8. No such luck. You did get it right, so now you're going to have to do some posting. <{POST_SNAPBACK}> Well, my next step I guess will be to fix my spelling ( i.e.- submitted= not summited!) Well perhaps my excuse is that I have been a banjo player far longer than a concertina player?)--In response to Jim= Hopefully my next post will be to announce the arrival of my new DIPPER ANGLO><<YAHOO YIPPEE>> Yep-it's in its final stages of tuning and tweeking. I have sent Colin my $, I'm just waiting for a case to be made as the person who makes the cases has recently broken his arm--THE NERVE OF HIM!!! (HA! HA!!-just kidding)
  9. I have recently bought a CD of "Grand Picnic" which is the Contra Dance band in which Jody Kruskal is the Anglo Player. I had the tape but wore it out but I found this CD through the Button Box. It's a wonderful recording, and YES Jody Kruskal is a fine player. I highly recommend this CD if you are into this genre of music. ..(PS- I hope I sumitted this post properly this time??--if not, I guess I just stick to reading the forum and playing tunes!!)
  10. I had the wonderful pleasure of seeing/hearing Raynauld Ouellet in concert and at worshops. I think he's the finest Qubecois melodean I ever heard. I don't play melodean but attending his workshop just to hear him play up close. The point of mentioning this is that he makes the most beautiful and nicest sounding melodeans I have heard. Someone in this thread mentioned that they are interested in Quebecois Melodeans: well he would be the one to buy one from.I remember the cost was extremely reasonable.--Steven
  11. Any relation to the English standard, Soldier's Joy? I have an idea that the tune Redwing is another tune common both sides of the pond, but really I know diddly about bluegrass. Are there many tunes in common? Chris Are there many tunes in common? There are a few jigs that are played as reels/hoedowns in old time music: "New Rigged Ship"(jig) is "Green Willis/the Raw Recruit" ,and "Patsy Geary" (Jig:a-part) is the "Yellow Rose of Texas". Also, an Irish reel: "Bonaparte Crossing the Rockies" ( sometimes played as a march and/or hornpipe) is played as an fiddle tune in old time music sessions. And- --I know ther are a few others but I can't recall them right now.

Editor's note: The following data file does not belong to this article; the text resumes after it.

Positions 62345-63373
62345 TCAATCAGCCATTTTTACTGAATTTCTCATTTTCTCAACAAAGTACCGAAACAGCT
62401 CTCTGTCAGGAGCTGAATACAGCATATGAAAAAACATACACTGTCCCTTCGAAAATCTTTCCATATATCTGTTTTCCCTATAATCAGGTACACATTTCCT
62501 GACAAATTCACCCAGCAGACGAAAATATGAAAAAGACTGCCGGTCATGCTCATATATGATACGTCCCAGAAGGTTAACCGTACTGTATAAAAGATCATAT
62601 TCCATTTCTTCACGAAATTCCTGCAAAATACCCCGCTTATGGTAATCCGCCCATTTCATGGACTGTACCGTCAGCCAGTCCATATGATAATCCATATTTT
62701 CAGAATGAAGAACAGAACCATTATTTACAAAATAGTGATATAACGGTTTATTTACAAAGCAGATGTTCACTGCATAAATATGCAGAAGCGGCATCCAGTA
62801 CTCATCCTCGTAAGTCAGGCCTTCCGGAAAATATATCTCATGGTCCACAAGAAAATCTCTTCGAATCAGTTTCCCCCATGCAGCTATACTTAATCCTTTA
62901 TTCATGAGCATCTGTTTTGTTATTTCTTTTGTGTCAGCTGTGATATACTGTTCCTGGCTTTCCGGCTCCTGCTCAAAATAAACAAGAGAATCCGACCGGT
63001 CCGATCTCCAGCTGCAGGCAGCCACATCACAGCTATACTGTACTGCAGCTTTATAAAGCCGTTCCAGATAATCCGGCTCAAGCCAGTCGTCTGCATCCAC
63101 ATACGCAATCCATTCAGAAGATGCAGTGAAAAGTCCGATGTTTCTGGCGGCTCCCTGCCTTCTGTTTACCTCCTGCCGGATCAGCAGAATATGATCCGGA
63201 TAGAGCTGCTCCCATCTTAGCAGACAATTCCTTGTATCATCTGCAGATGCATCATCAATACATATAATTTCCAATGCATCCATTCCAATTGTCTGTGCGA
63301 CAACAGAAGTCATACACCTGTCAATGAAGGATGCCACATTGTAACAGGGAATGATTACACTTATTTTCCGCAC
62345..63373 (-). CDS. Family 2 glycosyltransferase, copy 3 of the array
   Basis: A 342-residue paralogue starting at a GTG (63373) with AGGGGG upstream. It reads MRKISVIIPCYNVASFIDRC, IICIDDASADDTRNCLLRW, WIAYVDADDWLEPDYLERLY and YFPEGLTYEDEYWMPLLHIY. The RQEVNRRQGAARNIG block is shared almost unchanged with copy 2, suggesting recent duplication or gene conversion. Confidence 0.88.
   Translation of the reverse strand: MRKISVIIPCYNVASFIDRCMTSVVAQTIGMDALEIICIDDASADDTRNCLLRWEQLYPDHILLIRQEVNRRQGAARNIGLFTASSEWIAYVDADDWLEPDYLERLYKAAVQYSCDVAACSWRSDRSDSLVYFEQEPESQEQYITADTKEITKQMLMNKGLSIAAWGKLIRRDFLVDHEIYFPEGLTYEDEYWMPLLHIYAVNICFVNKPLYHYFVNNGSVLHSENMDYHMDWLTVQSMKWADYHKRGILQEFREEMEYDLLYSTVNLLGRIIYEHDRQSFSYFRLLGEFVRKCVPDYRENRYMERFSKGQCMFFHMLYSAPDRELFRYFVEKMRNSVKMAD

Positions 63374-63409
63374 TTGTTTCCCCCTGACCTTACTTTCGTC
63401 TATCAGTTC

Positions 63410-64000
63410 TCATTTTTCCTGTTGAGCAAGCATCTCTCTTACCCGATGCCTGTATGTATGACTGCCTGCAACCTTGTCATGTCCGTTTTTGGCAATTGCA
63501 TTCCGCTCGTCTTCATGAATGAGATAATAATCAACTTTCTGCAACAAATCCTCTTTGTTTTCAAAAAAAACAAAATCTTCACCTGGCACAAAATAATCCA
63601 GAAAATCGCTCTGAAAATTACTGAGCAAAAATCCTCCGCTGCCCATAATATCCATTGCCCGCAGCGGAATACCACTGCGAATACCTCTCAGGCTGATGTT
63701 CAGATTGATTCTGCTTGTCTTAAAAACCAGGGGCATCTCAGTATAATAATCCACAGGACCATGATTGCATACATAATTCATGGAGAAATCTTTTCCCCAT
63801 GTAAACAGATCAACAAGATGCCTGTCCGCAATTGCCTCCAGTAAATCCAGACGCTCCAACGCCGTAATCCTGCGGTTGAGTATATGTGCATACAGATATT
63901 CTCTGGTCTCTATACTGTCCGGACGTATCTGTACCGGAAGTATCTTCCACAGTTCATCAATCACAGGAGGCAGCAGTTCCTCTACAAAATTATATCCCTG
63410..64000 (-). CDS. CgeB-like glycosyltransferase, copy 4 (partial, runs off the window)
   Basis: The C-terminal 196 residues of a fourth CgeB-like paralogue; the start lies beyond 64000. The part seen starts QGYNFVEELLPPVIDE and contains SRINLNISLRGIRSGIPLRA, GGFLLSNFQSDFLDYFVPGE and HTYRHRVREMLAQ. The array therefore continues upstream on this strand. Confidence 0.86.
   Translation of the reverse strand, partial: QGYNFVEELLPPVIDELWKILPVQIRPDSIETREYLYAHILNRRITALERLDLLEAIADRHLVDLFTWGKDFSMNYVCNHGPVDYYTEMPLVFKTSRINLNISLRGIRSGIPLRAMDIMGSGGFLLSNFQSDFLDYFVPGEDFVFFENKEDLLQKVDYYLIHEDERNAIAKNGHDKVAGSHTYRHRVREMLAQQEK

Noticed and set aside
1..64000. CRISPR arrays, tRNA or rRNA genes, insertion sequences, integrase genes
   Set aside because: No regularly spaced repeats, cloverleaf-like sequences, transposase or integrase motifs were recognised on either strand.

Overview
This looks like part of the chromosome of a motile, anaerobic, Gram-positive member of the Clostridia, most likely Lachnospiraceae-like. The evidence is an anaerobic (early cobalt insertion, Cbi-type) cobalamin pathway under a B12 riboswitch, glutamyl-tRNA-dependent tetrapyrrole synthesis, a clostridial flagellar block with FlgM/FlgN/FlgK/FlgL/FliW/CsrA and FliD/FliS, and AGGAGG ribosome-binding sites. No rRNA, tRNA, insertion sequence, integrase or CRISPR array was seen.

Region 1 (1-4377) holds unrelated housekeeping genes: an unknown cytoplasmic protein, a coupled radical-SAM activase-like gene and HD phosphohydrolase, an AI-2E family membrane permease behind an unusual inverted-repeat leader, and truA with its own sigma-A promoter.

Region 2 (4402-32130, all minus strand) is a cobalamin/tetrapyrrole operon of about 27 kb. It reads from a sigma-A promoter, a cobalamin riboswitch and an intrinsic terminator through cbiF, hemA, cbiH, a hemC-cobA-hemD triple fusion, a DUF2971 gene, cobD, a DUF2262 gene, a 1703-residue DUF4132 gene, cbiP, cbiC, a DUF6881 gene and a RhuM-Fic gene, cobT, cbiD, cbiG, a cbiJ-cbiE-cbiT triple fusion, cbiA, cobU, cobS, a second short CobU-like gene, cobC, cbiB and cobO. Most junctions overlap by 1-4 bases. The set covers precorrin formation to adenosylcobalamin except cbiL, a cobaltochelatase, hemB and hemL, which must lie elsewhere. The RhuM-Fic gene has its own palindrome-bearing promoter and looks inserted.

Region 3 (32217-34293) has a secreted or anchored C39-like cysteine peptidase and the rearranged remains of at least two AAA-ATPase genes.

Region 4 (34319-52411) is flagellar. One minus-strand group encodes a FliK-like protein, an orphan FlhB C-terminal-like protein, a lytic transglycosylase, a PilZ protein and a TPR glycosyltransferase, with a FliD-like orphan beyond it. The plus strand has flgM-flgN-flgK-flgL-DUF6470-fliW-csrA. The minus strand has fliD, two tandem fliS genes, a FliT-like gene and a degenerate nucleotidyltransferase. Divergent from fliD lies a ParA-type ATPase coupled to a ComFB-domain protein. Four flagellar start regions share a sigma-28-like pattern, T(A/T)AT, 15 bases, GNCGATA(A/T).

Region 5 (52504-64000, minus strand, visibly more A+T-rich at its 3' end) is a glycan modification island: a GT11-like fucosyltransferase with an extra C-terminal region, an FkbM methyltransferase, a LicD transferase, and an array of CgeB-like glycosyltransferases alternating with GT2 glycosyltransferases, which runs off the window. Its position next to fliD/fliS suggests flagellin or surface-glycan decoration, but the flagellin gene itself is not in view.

12. The way to know that the floor is level is to see if the concertina player is drooling out of both sides of his mouth---
  13. During the past 6 months or so, I have been doing gigs with my wife. I've been playing English concertina,bodhran,bones and 5-string banjo,and Ruth plays celtic harp and fiddle. We play a fair amount of English Country dance (Playford-type ) tunes,some O'Carolyn tunes and some Irish/Scottish hornpipes, jigs,etc; and old time Appalachian fiddle -banjo tunes. It's been a wonderful treat,and cool how much variation of arrangements,and sounds we can get. I think the combination of harp and concertina is a great sound. We both play in a few larger bands,but this duet thing has been a special treat for us.--Steven ----Also, Waltz tunes of all musical genres work well on English Concertina.